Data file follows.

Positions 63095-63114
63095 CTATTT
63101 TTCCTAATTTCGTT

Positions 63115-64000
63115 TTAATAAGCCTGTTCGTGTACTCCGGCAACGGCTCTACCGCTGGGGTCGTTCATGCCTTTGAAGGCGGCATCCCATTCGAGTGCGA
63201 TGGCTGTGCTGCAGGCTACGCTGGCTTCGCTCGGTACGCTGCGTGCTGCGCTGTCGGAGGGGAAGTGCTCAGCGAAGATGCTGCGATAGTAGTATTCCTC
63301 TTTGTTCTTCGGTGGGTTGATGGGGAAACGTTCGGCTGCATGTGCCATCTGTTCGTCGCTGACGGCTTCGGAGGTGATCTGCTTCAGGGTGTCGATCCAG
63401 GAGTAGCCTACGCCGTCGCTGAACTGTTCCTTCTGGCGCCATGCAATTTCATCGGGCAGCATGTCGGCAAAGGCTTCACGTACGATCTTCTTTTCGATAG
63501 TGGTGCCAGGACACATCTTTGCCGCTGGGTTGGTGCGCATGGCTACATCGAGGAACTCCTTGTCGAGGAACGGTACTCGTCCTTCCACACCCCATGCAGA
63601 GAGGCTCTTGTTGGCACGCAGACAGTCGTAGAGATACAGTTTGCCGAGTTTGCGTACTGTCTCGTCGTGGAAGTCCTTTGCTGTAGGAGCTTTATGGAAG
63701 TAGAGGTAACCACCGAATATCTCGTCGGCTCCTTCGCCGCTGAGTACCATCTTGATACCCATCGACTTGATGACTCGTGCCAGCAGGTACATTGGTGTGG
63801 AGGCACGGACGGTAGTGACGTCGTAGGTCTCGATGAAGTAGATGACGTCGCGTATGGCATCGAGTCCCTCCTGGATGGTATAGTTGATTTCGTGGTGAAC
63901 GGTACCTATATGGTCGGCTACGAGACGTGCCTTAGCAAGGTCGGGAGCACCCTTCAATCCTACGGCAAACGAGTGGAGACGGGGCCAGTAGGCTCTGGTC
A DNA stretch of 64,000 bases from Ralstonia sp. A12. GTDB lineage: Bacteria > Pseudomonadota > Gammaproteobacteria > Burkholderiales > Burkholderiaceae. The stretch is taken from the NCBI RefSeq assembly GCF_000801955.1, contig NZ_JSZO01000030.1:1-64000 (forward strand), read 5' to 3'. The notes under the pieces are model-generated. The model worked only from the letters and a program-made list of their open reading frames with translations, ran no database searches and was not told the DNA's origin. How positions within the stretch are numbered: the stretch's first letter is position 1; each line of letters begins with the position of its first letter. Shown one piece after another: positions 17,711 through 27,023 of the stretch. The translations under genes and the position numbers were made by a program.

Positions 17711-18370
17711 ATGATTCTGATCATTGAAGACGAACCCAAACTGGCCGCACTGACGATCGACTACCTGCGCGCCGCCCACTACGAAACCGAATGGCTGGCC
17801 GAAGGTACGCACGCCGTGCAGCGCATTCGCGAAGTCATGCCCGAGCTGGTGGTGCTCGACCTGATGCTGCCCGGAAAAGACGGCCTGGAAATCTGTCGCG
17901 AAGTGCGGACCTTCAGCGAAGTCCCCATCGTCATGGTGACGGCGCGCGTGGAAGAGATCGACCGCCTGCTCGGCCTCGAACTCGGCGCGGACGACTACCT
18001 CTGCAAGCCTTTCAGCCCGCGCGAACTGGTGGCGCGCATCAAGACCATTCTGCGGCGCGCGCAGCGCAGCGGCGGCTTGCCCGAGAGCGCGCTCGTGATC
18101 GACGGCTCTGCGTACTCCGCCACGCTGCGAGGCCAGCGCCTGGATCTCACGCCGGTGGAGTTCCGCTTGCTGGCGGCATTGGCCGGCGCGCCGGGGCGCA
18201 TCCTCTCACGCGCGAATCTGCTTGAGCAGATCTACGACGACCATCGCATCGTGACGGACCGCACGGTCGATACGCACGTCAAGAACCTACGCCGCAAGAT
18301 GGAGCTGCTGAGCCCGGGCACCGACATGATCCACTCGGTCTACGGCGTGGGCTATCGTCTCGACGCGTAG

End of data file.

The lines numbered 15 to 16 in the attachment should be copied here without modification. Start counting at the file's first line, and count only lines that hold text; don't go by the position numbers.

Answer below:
Positions 17711-18370
17711 ATGATTCTGATCATTGAAGACGAACCCAAACTGGCCGCACTGACGATCGACTACCTGCGCGCCGCCCACTACGAAACCGAATGGCTGGCC